How to properly create files
Every printed product has its own specific features, but you should always comply with a simple set of rules in order to have a perfect finished product:
The printable file must be provided in PDF format. If you have different files such as JPG, TIFF, WORD or POWERPOINT you can convert them to PDF using the free online service offered by Adobe and then upload them in the order.
Your layout shall always be in the CMYK colour model and the sum of the colour percentages shall not exceed 275%. Pantone colours shall be converted into CMYK, unless spot-colour print is specifically required.
The images you will include in your layout shall have a 300ppi resolution (for 70x100cm or bigger images the resolution can be 150ppi).
The chart below shows the reference sizes (in pixels) to create images with a suitable quality for printing:
|Format||Good quality||High quality|
Black in images
|Completely Black Background||30%||30%||0%||100%|
Black in texts
As for texts, it is essential that these are only made up of black K=100% - above all when the font size is less than 20pt.
Fonts shall be embedded or – alternatively – converted into paths. The failure to embed or convert fonts may result in unexpected outcomes during printing, because the characters which cannot be found are replaced.
If you are working on a file with different layers (e.g. Illustrator, InDesign, etc...), it is important to delete all the layers you do not want to be reproduced. Deleting the view may not be enough. We suggest you delete them completely, because - during rendering - some machines’ RIP may make them visible and consequently print them.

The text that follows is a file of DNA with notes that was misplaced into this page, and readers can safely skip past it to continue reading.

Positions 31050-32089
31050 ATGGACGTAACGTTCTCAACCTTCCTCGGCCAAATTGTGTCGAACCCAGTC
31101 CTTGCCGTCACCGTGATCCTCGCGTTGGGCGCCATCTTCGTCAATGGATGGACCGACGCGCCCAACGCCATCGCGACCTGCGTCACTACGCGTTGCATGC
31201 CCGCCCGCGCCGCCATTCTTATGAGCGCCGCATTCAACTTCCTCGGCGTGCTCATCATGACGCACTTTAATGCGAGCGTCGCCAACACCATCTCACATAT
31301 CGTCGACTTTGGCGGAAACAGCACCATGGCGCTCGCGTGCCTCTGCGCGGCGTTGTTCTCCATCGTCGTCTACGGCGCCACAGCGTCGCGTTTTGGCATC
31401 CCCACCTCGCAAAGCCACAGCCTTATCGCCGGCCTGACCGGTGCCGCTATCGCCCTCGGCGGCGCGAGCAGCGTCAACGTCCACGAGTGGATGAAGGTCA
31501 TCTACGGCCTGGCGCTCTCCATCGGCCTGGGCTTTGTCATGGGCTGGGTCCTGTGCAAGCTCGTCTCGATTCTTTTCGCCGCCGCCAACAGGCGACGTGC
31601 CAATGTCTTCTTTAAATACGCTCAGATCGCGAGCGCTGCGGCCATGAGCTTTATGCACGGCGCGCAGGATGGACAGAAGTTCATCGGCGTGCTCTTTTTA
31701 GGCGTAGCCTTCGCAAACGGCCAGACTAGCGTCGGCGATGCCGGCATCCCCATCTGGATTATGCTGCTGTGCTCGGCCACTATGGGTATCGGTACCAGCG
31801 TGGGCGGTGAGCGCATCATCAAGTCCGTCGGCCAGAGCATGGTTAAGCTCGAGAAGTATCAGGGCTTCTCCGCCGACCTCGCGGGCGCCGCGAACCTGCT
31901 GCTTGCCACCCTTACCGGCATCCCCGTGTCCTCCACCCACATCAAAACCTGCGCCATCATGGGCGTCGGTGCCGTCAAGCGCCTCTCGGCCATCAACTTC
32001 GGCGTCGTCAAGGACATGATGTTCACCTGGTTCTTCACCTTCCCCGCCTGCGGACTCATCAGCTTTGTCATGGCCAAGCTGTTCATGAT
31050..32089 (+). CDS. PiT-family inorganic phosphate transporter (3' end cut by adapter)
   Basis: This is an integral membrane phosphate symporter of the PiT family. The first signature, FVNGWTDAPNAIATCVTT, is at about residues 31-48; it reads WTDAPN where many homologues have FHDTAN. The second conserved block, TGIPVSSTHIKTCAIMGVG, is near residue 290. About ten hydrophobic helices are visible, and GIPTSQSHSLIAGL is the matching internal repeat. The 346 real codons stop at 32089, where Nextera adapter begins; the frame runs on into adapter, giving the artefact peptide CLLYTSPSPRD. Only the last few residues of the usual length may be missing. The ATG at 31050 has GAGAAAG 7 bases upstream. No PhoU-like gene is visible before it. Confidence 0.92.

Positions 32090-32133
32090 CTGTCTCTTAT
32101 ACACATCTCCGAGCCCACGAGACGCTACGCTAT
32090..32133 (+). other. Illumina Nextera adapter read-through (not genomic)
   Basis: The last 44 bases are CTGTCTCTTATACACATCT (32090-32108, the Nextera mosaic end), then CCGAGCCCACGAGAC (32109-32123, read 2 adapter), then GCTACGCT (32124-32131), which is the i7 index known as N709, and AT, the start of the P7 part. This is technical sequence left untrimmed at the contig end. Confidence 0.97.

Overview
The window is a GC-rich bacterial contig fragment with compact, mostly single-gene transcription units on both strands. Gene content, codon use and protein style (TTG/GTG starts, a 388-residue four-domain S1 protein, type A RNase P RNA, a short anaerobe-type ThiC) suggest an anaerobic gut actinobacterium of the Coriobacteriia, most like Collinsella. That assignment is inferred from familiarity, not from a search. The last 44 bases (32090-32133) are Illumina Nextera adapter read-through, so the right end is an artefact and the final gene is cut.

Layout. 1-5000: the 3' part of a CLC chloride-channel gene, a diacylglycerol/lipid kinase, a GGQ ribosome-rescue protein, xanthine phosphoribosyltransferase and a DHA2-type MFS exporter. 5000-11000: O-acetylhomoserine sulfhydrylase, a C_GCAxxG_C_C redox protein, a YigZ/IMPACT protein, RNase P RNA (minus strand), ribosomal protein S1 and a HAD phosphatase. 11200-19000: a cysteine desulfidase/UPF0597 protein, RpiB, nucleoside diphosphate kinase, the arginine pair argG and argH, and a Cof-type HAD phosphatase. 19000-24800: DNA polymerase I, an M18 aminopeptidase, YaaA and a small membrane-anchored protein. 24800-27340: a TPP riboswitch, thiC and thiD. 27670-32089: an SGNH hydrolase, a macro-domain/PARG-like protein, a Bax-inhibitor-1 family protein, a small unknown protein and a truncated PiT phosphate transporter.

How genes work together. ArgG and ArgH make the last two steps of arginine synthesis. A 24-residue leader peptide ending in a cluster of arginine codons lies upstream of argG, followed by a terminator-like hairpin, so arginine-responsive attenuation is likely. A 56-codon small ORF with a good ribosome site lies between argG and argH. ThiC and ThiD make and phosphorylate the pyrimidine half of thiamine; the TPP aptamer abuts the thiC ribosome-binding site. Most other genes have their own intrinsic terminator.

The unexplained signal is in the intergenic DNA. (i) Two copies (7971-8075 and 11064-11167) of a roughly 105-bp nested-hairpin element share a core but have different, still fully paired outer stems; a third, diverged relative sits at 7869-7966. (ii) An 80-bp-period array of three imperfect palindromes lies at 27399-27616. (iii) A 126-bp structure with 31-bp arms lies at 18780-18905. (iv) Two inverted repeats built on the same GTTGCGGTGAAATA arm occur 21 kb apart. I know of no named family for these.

Do not use strokes that are less than 0.3pt wide on a white background; on a black or coloured background, instead, the minimum is 0.5pt. With the stroke colour we suggest not to go below 50% Black.
All the images used in the layout shall be embedded in the document. This applies especially to Adobe Illustrator® Read Adobe’s User Guide on how to embed images. If you do not manage to do it yourself, please attach a
.zip folder containing the images used to the order.
In most cases opacity and blend mode are correctly read by modern RIPs for printing, but it can rarely happen that these are differently reproduced compared with what we see on screen. To avoid any surprise, our suggestion is to melt elements that interact between themselves in a single object (images, texts or vectors) through blend mode's methods as multiply, overlay, etc. This way we'll avoid unpleasant surprises after printing.
In order to avoid unexpected outcomes, always use the
Overprint Preview mode in order to check that the objects set for overprint by mistake – especially, white elements or very light ones – will disappear during printing.
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